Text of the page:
“Thus says the Lord: But only in this should one glory if he wishes to glory: Learn about and come to know Me. I am the Lord who does lovingkindness, justice and righteous compassion on earth. Only in these do I delight, says the Lord” (Jeremiah 9:22,23).
From this perspective, only a religion which teaches love of every human being, which demands a system of righteousness and morality, and which preaches a world of peace, can take its rightful place as a religion of ethical monotheism. Islam, for example, has enriched the world with architectural and decorative breakthroughs, glorious poetry, mathematical genius, and philosophical writings influenced by Aristotle. And certainly the Kalami and Sufi interpretations of the Koran, which present jihad as a spiritual struggle, place Islam alongside Judaism and Christianity as a worthy vehicle and noble model for ethical monotheism. Tragically, however, the Jihadism, spawned from Saudi Arabia’s brand of Wahhabi Islam, the Al-Qaeda culture of homicide-bomber terrorism wreaking worldwide fear and destruction -from Manhattan to Bali- and threatening anyone who is not a Jihad believing Muslim, is the antithesis of ethical monotheism.
George Weigel, a Catholic theologian and distinguished Senior Fellow at the Ethical and Public Policy Center in Washington D.C., cites a definition of Jihadism in his compelling study, Faith, Reason and the War against Jihadism: “It is the religiously inspired ideology which teaches that it is the moral obligation of Muslims to employ whatever means are necessary to compel the world’s submission to Islam.” He also analyzes the theology of Sayyid Qutb (d.1966), who stresses the fact that God’s one-ness demands universal fealty, that the very existence of a non-Muslim constitutes a threat to the success of Islam and therefore of God, and so such an individual must be converted or killed; other religions and modern secularism are not merely mistaken but are evil, “filth to be expunged.” The goal is Global Jihad. Such a perverted “theology” only transmutes true Sufi Moslem monotheism into hateful Wahabi mono-Satanism. The enemy of the free world is not Islam; but it is Jihadism.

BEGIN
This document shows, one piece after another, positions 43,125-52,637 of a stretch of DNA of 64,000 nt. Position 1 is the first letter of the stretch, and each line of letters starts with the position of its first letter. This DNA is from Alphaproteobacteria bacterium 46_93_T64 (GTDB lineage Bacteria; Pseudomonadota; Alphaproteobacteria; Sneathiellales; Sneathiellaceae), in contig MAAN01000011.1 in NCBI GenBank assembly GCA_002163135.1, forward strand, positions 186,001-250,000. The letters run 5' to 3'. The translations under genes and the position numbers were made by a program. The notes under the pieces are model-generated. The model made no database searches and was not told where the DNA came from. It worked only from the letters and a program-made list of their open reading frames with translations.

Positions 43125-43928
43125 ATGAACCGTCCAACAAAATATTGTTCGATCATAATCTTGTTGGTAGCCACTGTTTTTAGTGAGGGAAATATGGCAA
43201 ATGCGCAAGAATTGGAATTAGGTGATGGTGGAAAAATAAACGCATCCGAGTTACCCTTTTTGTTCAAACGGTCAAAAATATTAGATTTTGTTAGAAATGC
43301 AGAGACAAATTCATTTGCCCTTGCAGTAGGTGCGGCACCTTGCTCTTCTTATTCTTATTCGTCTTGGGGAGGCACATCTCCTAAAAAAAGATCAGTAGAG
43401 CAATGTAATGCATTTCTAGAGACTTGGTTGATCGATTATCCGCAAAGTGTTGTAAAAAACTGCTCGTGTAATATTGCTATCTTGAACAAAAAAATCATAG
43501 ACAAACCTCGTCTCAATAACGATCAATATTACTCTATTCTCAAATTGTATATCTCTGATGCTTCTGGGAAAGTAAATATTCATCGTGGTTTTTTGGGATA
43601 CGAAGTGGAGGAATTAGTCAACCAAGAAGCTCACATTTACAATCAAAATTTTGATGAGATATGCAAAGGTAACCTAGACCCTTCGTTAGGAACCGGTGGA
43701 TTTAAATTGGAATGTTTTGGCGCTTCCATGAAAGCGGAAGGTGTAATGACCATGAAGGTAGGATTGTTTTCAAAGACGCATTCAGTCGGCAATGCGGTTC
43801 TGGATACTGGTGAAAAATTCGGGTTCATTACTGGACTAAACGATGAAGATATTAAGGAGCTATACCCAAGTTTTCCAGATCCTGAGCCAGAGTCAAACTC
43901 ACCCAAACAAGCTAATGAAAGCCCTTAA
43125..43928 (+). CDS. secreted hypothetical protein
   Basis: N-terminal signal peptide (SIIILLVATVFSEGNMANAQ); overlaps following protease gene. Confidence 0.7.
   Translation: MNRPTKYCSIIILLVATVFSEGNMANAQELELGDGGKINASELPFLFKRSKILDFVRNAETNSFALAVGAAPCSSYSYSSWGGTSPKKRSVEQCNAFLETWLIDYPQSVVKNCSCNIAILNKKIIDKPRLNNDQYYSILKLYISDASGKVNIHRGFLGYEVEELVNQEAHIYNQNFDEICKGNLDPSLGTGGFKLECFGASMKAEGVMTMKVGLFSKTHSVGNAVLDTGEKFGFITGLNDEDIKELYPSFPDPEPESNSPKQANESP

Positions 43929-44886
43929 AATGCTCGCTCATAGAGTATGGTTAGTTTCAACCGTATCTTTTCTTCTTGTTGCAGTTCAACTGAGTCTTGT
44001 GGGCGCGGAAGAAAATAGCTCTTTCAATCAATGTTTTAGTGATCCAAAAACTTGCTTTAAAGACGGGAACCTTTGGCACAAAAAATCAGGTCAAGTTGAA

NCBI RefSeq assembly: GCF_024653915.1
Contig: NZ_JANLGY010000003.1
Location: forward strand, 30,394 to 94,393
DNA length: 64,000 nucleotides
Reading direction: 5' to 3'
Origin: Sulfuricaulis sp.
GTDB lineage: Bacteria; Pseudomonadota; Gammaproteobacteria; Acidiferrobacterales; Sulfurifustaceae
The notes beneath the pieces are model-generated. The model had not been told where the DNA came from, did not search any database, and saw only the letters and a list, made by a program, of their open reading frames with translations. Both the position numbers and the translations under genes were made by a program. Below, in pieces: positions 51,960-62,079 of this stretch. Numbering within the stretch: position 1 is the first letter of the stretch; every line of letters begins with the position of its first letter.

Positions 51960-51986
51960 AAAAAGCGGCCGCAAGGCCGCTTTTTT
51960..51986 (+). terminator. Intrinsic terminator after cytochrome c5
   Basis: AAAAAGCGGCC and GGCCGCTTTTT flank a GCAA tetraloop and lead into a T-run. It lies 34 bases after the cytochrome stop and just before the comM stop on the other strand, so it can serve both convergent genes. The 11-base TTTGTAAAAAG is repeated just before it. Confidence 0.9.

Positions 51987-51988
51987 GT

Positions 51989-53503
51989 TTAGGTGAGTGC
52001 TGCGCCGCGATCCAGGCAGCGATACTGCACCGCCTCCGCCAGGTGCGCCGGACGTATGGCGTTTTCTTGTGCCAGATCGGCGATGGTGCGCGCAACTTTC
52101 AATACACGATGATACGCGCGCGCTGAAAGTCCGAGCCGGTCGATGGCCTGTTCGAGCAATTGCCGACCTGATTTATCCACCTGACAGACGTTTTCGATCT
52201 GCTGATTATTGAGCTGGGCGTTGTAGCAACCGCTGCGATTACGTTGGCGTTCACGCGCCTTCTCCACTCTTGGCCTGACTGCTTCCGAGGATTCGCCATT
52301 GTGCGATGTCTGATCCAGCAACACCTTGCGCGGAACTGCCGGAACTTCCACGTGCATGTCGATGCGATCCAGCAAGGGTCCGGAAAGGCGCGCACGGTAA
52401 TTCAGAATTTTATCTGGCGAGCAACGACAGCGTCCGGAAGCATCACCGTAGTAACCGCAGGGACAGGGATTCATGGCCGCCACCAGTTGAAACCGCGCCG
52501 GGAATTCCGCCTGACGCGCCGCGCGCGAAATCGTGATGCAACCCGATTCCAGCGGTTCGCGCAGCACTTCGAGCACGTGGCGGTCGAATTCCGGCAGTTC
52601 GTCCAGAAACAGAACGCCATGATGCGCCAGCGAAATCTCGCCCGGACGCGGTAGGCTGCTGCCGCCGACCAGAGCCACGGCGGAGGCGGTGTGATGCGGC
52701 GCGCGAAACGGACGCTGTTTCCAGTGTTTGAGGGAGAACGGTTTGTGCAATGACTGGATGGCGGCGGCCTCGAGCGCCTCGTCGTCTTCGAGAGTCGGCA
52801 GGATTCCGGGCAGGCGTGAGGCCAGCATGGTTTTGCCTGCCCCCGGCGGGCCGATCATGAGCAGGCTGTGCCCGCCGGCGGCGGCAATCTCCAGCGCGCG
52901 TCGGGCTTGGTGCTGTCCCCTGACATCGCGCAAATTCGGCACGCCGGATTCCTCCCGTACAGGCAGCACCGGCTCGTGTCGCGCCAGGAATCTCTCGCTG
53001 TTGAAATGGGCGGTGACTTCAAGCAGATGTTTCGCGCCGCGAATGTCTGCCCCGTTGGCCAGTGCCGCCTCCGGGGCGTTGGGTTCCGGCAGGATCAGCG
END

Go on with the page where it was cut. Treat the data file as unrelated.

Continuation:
Let me return to our Biblical passage regarding the idolatrous city. An army hell-bent upon the destruction of innocent people, whose only sin is to believe differently than they do, enters the category of “…the one who is coming to kill you must be first killed by you.” One cannot love the good without hating the evil, ‘good’ defined as the protection of the innocent and ‘evil’ as the destruction of the innocent. The only justification for taking a life is in order to protect innocent lives – when taking a life is not only permitted but mandatory. Hence the Bible refers to the destruction of the murderous inhabitants of such a city as an act committed for the sake of righteousness. Just imagine the world today if the United States had not committed its forces to help fight Nazi Germany!
But even the most justified of wars wreaks havoc, collateral damage can never be completely prevented, and the soul of one who takes even a guilty human life must become in some way inured to the inestimable value of human life. Hence some of our Sages determine that such a city’s destruction had never been decreed, that the Bible is speaking in theory only. Certainly all other possibilities must be exhausted before taking such a final step of destroying a city.
Nevertheless, the Biblical account – well aware of the moral and ethical ambiguities involved –guarantees that those who fight rank evil will not thereby lose their inner sense of compassion for the suffering of innocent individuals or their overarching reverence for life. To the contrary, he who is compassionate towards those perpetrating cruelty will end up being cruel towards those who are compassionate.